Rome’s food markets Part 1: gems in the suburbs

After you’ve visited Rome three to four times and seen the major sights, it’s time to head out into the suburbs and explore a fascinating local food market. If you have a kitchen in the place you are staying you can buy some delicious ingredients for your own attempt at Italian cooking, or you can pick up some treats to enjoy as a brunch/buffet or a picnic if the weather is good. One of my favourite places to head to on a Saturday morning is my local market on Piazza Epiro, in the San Giovanni district: the Mercato Latino.

mercatolatinoWhenever I visit a country I enjoy popping into a supermarket as I find the food on the shelves tells me a lot about the culture of the place. A market with local stalls can be even more revealing. Here at the Mercato Latino you can get a slice of suburban Roman life: all the neighbourhood characters are out for a stroll and a chin wag.  I normally start by picking up some prosciutto crudo and bresaola at this meats counter, and obviously I can’t resist a peek at the cheese selection next door, where I often buy some pecorino that I enjoy with some honey later.


cheeseI then walk past some of the seafood counters, where I can choose from a range of fresh fish from sea bass and cod to mussels and prawns. I put in an order here around Christmas time for some clams so I can pick them up fresh on Christmas Eve and make a delicious Spaghetti alle Vongole.

baccalaFurther into the market you find the fruit and vegetable stalls, offering the best in-season selections. At the moment more and more carciofi (artichokes) are emerging, as well as clementines, and, of course, tomatoes in all shapes and sizes.



unnamedNext I pick up some bread and biscuits. Locals are currently gearing up for carnival time, so I can choose from a selection of carnival fritters, known as castagnole and chiacchiere, and stock up on one of my all-year-round faves: cantuccini, which are hard-baked cookies great for dipping in sweet wine.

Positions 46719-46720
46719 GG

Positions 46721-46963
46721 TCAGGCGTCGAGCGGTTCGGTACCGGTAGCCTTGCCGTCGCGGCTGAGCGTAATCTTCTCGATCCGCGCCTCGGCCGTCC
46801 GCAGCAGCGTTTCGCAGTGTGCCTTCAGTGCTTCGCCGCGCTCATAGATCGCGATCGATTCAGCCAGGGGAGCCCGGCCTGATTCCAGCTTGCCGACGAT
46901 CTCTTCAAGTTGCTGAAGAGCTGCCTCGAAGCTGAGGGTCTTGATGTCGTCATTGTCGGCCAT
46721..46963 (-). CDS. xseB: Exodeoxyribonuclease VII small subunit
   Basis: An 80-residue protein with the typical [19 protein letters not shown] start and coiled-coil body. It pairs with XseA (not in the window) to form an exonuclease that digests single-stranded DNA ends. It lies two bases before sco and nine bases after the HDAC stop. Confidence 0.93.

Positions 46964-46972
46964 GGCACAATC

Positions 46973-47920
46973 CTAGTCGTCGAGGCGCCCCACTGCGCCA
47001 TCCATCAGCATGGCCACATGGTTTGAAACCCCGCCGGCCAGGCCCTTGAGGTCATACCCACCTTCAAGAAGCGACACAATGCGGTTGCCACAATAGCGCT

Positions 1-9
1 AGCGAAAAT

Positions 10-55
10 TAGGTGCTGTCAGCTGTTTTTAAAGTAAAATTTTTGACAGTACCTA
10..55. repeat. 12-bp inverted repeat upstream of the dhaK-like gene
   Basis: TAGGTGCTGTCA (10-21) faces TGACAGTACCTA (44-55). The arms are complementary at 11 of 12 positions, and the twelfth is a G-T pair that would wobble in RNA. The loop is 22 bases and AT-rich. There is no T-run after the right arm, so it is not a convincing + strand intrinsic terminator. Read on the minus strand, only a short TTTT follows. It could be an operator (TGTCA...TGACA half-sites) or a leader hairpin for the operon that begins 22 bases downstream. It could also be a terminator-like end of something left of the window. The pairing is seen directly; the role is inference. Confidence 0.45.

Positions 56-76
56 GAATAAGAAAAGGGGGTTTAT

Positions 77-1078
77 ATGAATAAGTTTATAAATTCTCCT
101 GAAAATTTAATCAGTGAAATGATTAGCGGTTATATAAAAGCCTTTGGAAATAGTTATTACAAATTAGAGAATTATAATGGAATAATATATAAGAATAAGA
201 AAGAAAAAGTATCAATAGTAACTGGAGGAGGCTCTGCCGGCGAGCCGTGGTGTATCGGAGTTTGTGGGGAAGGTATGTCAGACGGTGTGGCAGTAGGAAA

biscuitsThe next and final stand I head to is my dad’s favourite: the wine stall where it costs between 1.30 euros to about 3 euros to fill up a large plastic bottle with your choice of red or white. You can also pick up some great extra virgin olive oil here, then head to wherever you want to enjoy your fresh feast.


oilwineIf you like football, you’ll be interested to know that AS Roma Captain Francesco Totti grew up in the area around Piazza Epiro. You can see the Fortitudo sports club right next to the piazza, where Totti trained as a child, and then walk past the Core de Roma restaurant on nearby Via Vetulonia, which is entirely dedicated to AS Roma and covered with photos of Totti and other players, as well as kits and scarves from the team. Finally you can walk down Via Apulia, and see a recently created mural to the legendary player, apparently on the side of a school he attended. I spotted it one evening recently in February (see photo below). So I hope you enjoy exploring around Totti’s old neighbourhood.


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